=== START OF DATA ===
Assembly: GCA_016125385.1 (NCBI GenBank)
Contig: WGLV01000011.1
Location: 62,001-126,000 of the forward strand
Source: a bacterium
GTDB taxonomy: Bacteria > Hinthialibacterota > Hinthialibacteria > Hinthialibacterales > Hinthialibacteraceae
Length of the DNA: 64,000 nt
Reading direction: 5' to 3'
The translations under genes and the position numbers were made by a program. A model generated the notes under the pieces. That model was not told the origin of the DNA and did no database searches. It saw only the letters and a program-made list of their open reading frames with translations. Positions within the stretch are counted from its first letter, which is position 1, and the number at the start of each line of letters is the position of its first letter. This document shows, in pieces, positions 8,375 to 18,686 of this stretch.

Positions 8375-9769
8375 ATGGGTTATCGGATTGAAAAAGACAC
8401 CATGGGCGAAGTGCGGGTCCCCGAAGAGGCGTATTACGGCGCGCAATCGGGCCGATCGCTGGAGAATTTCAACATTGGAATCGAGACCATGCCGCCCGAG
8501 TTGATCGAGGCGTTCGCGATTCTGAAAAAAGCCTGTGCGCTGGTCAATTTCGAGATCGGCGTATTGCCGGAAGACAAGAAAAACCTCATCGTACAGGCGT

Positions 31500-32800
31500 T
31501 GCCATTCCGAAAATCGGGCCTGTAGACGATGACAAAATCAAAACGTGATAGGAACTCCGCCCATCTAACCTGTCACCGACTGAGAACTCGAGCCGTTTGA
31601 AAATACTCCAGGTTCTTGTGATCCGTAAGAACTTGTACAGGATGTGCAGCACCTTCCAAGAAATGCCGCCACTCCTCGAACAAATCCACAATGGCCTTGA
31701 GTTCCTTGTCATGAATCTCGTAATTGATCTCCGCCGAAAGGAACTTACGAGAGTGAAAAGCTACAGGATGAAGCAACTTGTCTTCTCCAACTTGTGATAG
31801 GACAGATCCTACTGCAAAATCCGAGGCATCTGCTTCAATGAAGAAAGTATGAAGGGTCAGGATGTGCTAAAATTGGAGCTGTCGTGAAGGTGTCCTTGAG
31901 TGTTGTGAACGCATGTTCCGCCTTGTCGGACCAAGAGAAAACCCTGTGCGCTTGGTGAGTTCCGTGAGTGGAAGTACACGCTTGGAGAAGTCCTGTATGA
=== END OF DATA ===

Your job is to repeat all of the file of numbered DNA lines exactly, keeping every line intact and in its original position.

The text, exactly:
Assembly: GCA_016125385.1 (NCBI GenBank)
Contig: WGLV01000011.1
Location: 62,001-126,000 of the forward strand
Source: a bacterium
GTDB taxonomy: Bacteria > Hinthialibacterota > Hinthialibacteria > Hinthialibacterales > Hinthialibacteraceae
Length of the DNA: 64,000 nt
Reading direction: 5' to 3'
The translations under genes and the position numbers were made by a program. A model generated the notes under the pieces. That model was not told the origin of the DNA and did no database searches. It saw only the letters and a program-made list of their open reading frames with translations. Positions within the stretch are counted from its first letter, which is position 1, and the number at the start of each line of letters is the position of its first letter. This document shows, in pieces, positions 8,375 to 18,686 of this stretch.

Positions 8375-9769
8375 ATGGGTTATCGGATTGAAAAAGACAC
8401 CATGGGCGAAGTGCGGGTCCCCGAAGAGGCGTATTACGGCGCGCAATCGGGCCGATCGCTGGAGAATTTCAACATTGGAATCGAGACCATGCCGCCCGAG
8501 TTGATCGAGGCGTTCGCGATTCTGAAAAAAGCCTGTGCGCTGGTCAATTTCGAGATCGGCGTATTGCCGGAAGACAAGAAAAACCTCATCGTACAGGCGT

Positions 31500-32800
31500 T
31501 GCCATTCCGAAAATCGGGCCTGTAGACGATGACAAAATCAAAACGTGATAGGAACTCCGCCCATCTAACCTGTCACCGACTGAGAACTCGAGCCGTTTGA
31601 AAATACTCCAGGTTCTTGTGATCCGTAAGAACTTGTACAGGATGTGCAGCACCTTCCAAGAAATGCCGCCACTCCTCGAACAAATCCACAATGGCCTTGA
31701 GTTCCTTGTCATGAATCTCGTAATTGATCTCCGCCGAAAGGAACTTACGAGAGTGAAAAGCTACAGGATGAAGCAACTTGTCTTCTCCAACTTGTGATAG
31801 GACAGATCCTACTGCAAAATCCGAGGCATCTGCTTCAATGAAGAAAGTATGAAGGGTCAGGATGTGCTAAAATTGGAGCTGTCGTGAAGGTGTCCTTGAG
31901 TGTTGTGAACGCATGTTCCGCCTTGTCGGACCAAGAGAAAACCCTGTGCGCTTGGTGAGTTCCGTGAGTGGAAGTACACGCTTGGAGAAGTCCTGTATGA